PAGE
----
My take on this is:  The judge can say she was exonerated; many Texas voters might feel differently.  Her FB activity caused a disruption in the trial and her disqualification.  Seems at best foolish for a sitting judge to be using social media in such a manner.  (She admonished the jury in this “boy in the box” case not to even TALK about the case and the JUDGE did it anyway ON FACEBOOK!)   Here is her present judge and election FB page.  You be the judge!  I am very leery at best on this issue.  Appellate courts must have absolute security as to deliberations and I cannot imagine how ANY FB posting would be appropriate.  But she is still doing FB posts, admittedly vanilla, while a sitting judge.
Here are more facts from the Special Court I find disturbing (Again, Judge Slaughter’s FB posts are in italics):
After the initial complaint was filed, the Commission examined all of the
Respondent’s Facebook postings and found other postings it believed improper. On
February 5, 2014, the Respondent posted the following comment on her Facebook
page regarding another matter pending in her court:
We have a jury deliberating on punishment for two counts of possession
of child pornography. It is probably one of the most difficult types of
cases for jurors (and the judge and anyone else) to sit through because
of the evidence they have to see.  Bless the jury for their service and
especially bless the poor child victims.
At the time of the post, the jury had heard the evidence on punishment and was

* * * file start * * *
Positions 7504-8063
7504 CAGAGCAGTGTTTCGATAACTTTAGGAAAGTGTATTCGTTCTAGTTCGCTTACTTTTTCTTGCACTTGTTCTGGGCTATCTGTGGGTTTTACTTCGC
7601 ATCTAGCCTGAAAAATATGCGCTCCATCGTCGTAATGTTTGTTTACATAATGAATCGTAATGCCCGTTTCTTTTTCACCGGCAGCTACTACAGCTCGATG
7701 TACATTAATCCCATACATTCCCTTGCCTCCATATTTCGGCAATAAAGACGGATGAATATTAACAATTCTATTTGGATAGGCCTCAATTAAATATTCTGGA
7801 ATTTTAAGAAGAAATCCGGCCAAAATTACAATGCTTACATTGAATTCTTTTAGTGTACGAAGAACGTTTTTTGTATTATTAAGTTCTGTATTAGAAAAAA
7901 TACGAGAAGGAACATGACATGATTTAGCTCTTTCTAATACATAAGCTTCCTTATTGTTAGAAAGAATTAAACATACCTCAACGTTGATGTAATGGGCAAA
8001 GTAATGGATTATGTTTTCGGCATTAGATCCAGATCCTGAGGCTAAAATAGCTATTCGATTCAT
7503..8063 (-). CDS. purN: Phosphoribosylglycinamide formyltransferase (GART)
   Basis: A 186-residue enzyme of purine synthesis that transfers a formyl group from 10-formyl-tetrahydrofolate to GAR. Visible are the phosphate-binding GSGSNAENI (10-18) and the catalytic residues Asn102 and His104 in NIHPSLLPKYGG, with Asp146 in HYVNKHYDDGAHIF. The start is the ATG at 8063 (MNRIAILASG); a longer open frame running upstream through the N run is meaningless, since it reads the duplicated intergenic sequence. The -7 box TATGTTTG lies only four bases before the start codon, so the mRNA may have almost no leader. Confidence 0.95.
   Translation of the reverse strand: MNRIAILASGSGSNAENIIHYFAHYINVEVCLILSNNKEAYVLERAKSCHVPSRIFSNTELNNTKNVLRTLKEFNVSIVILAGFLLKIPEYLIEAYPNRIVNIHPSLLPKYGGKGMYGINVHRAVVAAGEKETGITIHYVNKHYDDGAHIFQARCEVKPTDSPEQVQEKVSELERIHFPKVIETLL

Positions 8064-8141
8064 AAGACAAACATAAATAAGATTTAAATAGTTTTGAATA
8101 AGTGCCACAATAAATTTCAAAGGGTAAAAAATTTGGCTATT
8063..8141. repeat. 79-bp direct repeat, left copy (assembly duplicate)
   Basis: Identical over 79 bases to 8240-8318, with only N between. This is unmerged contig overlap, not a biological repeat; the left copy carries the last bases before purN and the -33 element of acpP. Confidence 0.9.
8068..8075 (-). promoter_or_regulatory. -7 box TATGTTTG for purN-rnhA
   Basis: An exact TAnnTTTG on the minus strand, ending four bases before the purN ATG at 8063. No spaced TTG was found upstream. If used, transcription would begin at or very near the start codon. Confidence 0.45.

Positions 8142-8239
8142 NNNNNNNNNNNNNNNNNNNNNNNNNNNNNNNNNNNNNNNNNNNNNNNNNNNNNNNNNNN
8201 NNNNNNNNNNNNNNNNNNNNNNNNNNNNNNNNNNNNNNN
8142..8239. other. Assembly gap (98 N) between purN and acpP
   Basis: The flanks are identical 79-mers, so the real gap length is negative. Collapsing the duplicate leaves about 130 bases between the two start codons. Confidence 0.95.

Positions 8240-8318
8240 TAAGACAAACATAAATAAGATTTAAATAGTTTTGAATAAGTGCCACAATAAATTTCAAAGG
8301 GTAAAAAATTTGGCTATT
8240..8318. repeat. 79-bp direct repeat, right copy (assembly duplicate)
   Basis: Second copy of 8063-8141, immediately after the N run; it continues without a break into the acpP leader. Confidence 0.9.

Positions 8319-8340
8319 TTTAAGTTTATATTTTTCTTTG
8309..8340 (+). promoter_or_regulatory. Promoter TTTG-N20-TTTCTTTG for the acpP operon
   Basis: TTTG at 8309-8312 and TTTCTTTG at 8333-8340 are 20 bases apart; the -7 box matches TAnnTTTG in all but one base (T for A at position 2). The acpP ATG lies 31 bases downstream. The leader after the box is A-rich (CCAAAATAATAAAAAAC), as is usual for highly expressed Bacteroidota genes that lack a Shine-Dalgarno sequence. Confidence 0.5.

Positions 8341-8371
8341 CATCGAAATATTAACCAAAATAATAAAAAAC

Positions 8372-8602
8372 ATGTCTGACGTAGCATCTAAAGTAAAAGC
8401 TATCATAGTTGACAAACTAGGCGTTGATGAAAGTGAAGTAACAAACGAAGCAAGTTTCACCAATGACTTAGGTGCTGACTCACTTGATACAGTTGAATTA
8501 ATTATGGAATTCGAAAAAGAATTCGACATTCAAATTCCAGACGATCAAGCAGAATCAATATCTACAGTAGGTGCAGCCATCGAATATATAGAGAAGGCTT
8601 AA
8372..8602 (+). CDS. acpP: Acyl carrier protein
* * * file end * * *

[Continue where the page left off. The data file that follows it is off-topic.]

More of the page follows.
deliberating in the case.
On May 13, 2014, the Respondent posted the following Facebook comment
regarding another case:
We finished up sentencing today with a very challenging defendant.

I have sought a judicial appointment and I can assure you one of the first things to go would be my FB page.  It would be a sad day.  But I think I would have to.

Here is the Mark Ash campaign FB page.  I am advised that judicial candidates can only spend a cool million dollars on their race.  If 40,000 registered Libertarians would give $25 to the Ash campaign (and yes out of state donations are legal) that would be Ash’s $1,000,000.00 right there.  I think with a sizable campaign chest, Ash could run some great ads that would not only highlight his fitness and experience but also the issues surrounding this matter.  Mark Ash is a Libertarian who can win.  There is one and maybe two other statewide LP candidates who can win.  Stay tuned.

And YES you may nominate for me other LP candidates who can win.


About Elwood Sanders

Elwood "Sandy" Sanders is a Hanover attorney who is an Appellate Procedure Consultant for Lantagne Legal Printing and has written ten scholarly legal articles. Sandy was also Virginia's first Appellate Defender and also helped bring curling in VA! (None of these titles imply any endorsement of Sanders’ views)

2 Responses to “Another Libertarian who Can WIN: Mark Ash for Texas Court of Criminal Appeals”

  1. Texas Crime Prevention Agency says:

    Don’t understand why pointing out to the FB posts. If there were none of them and FB did not exist, everything would be okay


  1. […] for County Attorney (Prosecutor) in Hillsborough County (Manchester/Nashua) New Hampshire. I endorsed Nicholas for Mayor of […]

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Tom White Says:

Nothing is more conservative than a republican wanting to get their majority back. And nothing is more liberal than a republican WITH a majority.